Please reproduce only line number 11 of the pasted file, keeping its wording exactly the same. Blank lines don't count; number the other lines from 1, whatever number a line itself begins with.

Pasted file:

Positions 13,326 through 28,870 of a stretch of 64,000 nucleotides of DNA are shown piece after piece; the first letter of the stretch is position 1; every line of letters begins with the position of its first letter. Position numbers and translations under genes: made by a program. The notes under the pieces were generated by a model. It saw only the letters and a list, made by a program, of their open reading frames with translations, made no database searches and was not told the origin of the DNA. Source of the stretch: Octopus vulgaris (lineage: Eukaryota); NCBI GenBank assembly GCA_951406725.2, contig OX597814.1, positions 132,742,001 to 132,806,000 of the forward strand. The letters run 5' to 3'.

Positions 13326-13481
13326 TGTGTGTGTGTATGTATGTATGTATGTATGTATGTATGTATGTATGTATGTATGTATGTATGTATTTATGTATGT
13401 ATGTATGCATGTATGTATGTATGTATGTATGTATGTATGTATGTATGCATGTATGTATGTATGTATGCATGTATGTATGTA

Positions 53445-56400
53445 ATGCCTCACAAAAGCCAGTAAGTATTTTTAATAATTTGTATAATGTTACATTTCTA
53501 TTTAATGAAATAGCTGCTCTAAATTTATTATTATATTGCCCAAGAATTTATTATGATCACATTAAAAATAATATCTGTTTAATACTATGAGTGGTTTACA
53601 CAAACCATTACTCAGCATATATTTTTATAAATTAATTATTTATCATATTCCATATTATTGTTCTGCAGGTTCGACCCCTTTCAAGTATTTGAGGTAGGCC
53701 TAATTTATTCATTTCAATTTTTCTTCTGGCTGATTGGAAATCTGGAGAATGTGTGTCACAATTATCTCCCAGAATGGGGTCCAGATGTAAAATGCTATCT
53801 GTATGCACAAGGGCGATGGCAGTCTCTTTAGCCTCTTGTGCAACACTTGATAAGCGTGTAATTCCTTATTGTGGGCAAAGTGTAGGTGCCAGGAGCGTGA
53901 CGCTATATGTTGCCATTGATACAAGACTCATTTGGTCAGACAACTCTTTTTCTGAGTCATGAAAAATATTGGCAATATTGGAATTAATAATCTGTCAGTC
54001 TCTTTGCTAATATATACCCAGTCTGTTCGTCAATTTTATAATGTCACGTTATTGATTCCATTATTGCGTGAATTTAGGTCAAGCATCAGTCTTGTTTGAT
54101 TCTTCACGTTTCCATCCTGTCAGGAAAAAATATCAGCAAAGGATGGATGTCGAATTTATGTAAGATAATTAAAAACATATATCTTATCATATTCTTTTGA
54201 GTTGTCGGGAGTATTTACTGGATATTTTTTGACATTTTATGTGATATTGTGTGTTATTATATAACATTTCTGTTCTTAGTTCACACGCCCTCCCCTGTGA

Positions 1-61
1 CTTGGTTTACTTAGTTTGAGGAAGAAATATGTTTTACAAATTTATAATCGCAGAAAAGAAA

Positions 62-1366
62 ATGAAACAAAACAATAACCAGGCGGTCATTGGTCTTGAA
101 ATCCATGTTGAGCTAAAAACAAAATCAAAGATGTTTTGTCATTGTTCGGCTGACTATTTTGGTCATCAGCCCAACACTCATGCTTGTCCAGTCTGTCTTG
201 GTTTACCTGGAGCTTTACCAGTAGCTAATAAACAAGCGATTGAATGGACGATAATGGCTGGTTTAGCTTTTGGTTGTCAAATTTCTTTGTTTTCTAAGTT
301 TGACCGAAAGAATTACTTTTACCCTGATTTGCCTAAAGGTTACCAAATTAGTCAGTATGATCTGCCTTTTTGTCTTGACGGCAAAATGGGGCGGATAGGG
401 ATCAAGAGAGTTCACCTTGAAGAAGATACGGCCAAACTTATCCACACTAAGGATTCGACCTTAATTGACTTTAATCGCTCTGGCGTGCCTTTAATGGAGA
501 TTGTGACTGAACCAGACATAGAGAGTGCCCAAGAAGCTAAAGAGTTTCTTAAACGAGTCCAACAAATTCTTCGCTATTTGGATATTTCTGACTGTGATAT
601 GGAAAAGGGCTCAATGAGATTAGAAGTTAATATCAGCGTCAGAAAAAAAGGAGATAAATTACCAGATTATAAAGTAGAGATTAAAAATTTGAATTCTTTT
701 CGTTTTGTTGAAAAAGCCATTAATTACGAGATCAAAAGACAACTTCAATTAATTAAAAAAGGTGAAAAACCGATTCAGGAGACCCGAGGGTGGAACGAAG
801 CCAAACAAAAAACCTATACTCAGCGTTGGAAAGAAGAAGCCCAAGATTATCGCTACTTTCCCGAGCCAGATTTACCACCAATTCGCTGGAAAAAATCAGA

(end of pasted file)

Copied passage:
53901 CGCTATATGTTGCCATTGATACAAGACTCATTTGGTCAGACAACTCTTTTTCTGAGTCATGAAAAATATTGGCAATATTGGAATTAATAATCTGTCAGTC